George Floyd

Updated at 11:44 a.m. ET

One week after the death of George Floyd in Minneapolis Police custody, demonstrations against police brutality and systemic racism continued across the United States. Many cities imposed curfews, and President Trump again warned he would order active duty military forces to restore order if state and local governments, in his judgement, failed to do so.

Here are details of some protests around the country.

St. Louis

Courtesy of Madison Carter/WKBW

Thousands of Western New Yorkers tuned into Madison Carter’s coverage of the protest against police brutality in Buffalo for WKBW-TV on Saturday. In conversation with WBFO, Carter speaks out about being one of the only Black reporters on the scene and her fight for greater newsroom diversity across the city.


Michael Mroziak / WBFO News

Another day of protest in Buffalo started peacefully, but ended with violence. 

Michael Mroziak, WBFO

Police and prosecutors say a 20-year-old Buffalo man is the one who tossed a flaming object through a broken City Hall window during Saturday night demonstrations in Niagara Square that, hours after an original protest, turned violent and destructive. Courtland Renford faces both state and federal counts.

Updated at 9:31 p.m. ET

Escalating his rhetoric during a period of roiling national crises, President Trump on Monday threatened to deploy the U.S. military to cities or states that don't take "necessary" actions to halt violent protests, saying the armed forces will "quickly solve the problem for them."

Trump's Rose Garden remarks came as just across the street, law enforcement officers deployed tear gas and shot rubber bullets to forcefully disperse peaceful protesters. Washington, D.C., had set a curfew Monday of 7 p.m. ET.

Thomas O'Neil-White / WBFO News

Gov. Andrew Cuomo said the mass protests in New York City and in upstate cities over the past few nights have been "counterproductive" to the cause of racial justice and may even reignite the spread of the coronavirus.


BuffaloState.edu

"Whenever you list the names of those who have been killed at the hands of the police, it's not just one community," said Anthony Neal, professor of Political Science at Buffalo State College. "It's not just the south, it's not just the east." That growing realization, Neal argues, worked to spur the turnout at Saturday night's protest at Niagara Square. "It's all across the country."


Downtown Buffalo's protest Saturday night, like those in so many other cities across the nation and the world, was sparked by last week's death of George Floyd, who was suffocated by a Minneapolis police officer. Rev. Mark Blue, President of the Buffalo branch of the NAACP, says the protests show the need for  change in how police perform their duties. 


Updated 2:25 p.m. ET

Protesters staged large-scale demonstrations across the country on Sunday, expressing outrage at the death of George Floyd in Minneapolis and, more broadly, anger at police brutality. Some cities, including Minneapolis, Atlanta and Louisville, saw clashes with police, buildings and cars set afire, and looting.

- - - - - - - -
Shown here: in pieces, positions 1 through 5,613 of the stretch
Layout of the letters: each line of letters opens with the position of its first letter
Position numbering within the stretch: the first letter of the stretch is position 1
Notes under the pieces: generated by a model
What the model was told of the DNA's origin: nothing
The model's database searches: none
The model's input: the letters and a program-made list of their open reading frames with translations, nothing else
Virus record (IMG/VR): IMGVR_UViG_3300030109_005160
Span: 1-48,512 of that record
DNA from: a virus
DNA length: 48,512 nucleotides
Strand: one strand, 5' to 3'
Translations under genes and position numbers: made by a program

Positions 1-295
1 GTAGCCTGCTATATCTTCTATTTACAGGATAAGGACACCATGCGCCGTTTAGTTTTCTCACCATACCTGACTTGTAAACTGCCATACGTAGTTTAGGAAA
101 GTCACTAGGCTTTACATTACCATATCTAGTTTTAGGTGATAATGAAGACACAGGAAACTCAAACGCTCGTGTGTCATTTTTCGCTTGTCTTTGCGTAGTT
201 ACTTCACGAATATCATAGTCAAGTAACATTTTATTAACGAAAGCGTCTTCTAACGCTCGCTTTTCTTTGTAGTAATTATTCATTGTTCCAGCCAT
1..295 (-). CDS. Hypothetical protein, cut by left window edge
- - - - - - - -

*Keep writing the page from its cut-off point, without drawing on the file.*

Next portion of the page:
Mike Desmond / WBFO News

Buffalo Mayor Byron Brown and Erie County Executive Mark Poloncarz briefed reporters late Sunday night on what had transpired in the prior 36 hours of violence, vandalism and looting spun off from a protest about the death of George Floyd at the hands of Minneapolis Police, while Erie County District Attorney John Flynn promised justice in prosecutions.

Thomas O'Neil-White / WBFO News

Gov. Andrew Cuomo said he has asked the state’s Attorney General to look into what he called “disturbing” videos of police conduct during weekend protests and unrest in New York’s cities, including one of two NYPD police cruisers driving into a crowd of people. He said he is also sending State Police to assist upstate cities where demonstrations occurred and has the state’s National Guard on standby.

Updated at 7:27 p.m. ET

As overlapping crises convulse an anxious nation, President Trump on Sunday sought to cast blame for widespread protests gripping cities on "radical-left anarchists," while adding that the media "is doing everything within their power to foment hatred and anarchy."

Thomas O'Neil-White / WBFO News

Niagara Square was the epicenter of a large protest Saturday night which triggered unrest and a heavy police response. Civic leaders now have said non-local, and violent groups could be behind it. 


Updated at 12:29 p.m.

Police and demonstrators clashed in dozens of cities across the U.S. on Saturday during another night of protests in response to the death of George Floyd.

Updated at 4:41 p.m. ET

Faced with a fourth straight night of massive protests over the death of George Floyd, Minnesota on Friday deployed its largest law enforcement operation in state history, including more than 700 members of the National Guard.

"It was not enough," Maj. Gen. Jon A. Jensen said Saturday.

Now, with a fifth night of protests looming, Jensen, head of the state's National Guard, said authorities are drastically increasing the military presence in Minneapolis.

Updated at 1:42 p.m. ET Saturday

Angry protests nationwide on Friday followed the death of George Floyd in police custody in Minneapolis. Clashes erupted between activists and law enforcement in many locations, and at least two people were dead by Saturday morning.

Updated at 10:56 p.m. ET

Derek Chauvin, a former Minneapolis police officer involved in George Floyd's death on Monday, has been charged with third-degree murder and manslaughter.

Hennepin County Attorney Mike Freeman announced the charges Friday, shortly after Chauvin was taken into custody by the Minnesota Bureau of Criminal Apprehension.

The announcement comes days after the release of a video that shows Chauvin's knee pressed firmly on the black man's neck for at least seven minutes.

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